From: Benoît des Ligneris (benoit.des.ligneris_at_revolutionlinux.com)
Date: Mon 25 Jul 2005 - 11:48:33 BST
Well, it certainly _was_ true at some point, especially when I was
testing the vserver on my laptop ;
I don't think this is the case now. We simply experiment that some
programs have to be run on the host and don't allow to change
The v_* tools are, IMHO, a generic way to circumvent this kind of
problem. This is especially true for portmap (i.e. : you need NFS on
your host and you provide NFS we unfsd3 on a vserver, etc.) and there is
no possibility to specify this in a config file (as far I know!). The
same can be true for other programs : openSLP ?,
Also, this can really help the newcommers to the vserver technology. I
agree with you that, most of the time, you need those tools when you are
using vservers on a "regular" host. However, it is really easy to use
these tools and, in the process, understand how the vservers and the
host share certain ressources. "Chasing" each and every config file of
services started on your host (apache:443, SSH, mySQL, postgreSQL, etc.)
can be a "not very productive task" especially during a test...
Just my .01$
Darryl Ross wrote:
> Benoît des Ligneris wrote:
>>>Well, I think that this is a useful tool for the vserver project.
>>>We are using v_portmap as well as some others v_* scripts. After having
>>>installed several vserver hosts I think it is much more easy to modify
>>>the services than to go after every application and modify one or
>>>several configuration file.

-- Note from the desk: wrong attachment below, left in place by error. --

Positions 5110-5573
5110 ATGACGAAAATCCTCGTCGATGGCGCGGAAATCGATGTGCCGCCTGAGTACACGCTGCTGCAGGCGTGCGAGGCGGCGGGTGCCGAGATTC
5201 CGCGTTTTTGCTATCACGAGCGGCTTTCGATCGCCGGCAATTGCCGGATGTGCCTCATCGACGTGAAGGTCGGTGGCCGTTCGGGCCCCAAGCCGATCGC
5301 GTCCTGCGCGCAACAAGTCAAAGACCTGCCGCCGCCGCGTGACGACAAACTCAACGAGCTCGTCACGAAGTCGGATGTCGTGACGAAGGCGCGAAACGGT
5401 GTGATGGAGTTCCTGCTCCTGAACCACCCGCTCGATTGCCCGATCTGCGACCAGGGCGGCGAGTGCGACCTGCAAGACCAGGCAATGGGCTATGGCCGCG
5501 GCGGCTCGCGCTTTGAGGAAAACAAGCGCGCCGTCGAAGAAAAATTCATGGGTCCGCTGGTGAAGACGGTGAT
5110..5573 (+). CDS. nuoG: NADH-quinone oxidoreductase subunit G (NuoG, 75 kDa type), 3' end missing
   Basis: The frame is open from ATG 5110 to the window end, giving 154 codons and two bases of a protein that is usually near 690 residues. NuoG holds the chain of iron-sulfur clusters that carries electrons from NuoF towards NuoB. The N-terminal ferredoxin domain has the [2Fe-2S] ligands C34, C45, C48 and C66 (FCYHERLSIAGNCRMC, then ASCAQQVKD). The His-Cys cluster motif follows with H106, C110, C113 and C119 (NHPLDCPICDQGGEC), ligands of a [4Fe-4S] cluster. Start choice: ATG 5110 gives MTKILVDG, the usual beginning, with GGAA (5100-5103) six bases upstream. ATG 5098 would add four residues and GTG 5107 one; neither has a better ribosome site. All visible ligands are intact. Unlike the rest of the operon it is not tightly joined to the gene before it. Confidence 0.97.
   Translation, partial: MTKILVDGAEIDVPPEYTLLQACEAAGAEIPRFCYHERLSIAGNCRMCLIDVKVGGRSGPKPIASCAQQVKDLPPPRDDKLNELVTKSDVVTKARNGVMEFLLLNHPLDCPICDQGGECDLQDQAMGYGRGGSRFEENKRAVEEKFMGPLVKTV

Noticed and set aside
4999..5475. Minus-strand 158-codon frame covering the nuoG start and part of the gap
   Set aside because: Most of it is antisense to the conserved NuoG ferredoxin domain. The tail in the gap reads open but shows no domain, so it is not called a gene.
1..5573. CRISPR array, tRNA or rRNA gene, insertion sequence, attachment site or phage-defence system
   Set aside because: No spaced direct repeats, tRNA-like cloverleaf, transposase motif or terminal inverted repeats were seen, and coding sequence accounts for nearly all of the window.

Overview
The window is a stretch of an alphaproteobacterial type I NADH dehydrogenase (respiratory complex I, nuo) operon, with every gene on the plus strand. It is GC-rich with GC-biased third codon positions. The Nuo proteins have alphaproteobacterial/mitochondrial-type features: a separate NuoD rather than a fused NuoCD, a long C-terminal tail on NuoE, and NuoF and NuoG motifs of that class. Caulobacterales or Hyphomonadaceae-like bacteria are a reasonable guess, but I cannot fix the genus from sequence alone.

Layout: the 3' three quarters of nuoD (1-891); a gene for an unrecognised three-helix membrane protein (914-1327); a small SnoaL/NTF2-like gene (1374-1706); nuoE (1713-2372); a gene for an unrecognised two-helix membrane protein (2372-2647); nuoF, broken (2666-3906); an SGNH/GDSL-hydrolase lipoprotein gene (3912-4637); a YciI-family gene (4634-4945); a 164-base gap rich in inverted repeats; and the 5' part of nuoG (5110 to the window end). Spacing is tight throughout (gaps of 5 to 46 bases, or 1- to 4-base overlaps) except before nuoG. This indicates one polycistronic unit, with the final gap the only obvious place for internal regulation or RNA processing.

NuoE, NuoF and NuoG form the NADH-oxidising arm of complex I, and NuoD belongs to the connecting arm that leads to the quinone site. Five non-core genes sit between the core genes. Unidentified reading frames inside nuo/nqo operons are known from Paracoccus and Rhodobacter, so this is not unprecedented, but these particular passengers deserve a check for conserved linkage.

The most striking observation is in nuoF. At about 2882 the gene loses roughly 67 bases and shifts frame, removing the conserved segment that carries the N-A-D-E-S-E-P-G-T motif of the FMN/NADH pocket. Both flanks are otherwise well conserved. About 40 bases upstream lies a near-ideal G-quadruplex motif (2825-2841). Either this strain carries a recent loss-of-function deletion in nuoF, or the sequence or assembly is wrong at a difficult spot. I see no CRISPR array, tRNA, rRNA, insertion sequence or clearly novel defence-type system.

>>>Also, it is easy to check the existing services running on a given host
>>>and to create the v_* scripts in order to make sure that no port
>>>conflict will occur between the vservers and the host. This is a general
>>>solution to this kind of problem whereas fixing each application
>>>individually can be, IMHO, a pain...
> Then I would suggest that perhaps you are running too many services on
> the host?
> My philosophy is to keep the host as minimal as possible and run
> everything inside a guest (generally one guest per service). The only
> two services I run on my hosts are sshd and ntpd. Every other service
> that I might want to run on the host can be run inside a guest.
> I run sshd on all my machines on a non-standard port (2222 for hosts and
> 222 for guests) as a way of stopping my logs from filling up with
> door-knock attempts which also solves the port conflict issue.
-- Benoit des Ligneris Ph. D. President de Revolution Linux http://www.revolutionlinux.com/ OSCAR http://oscar.openclustergroup.org/ EduLinux http://www.edulinux.org/
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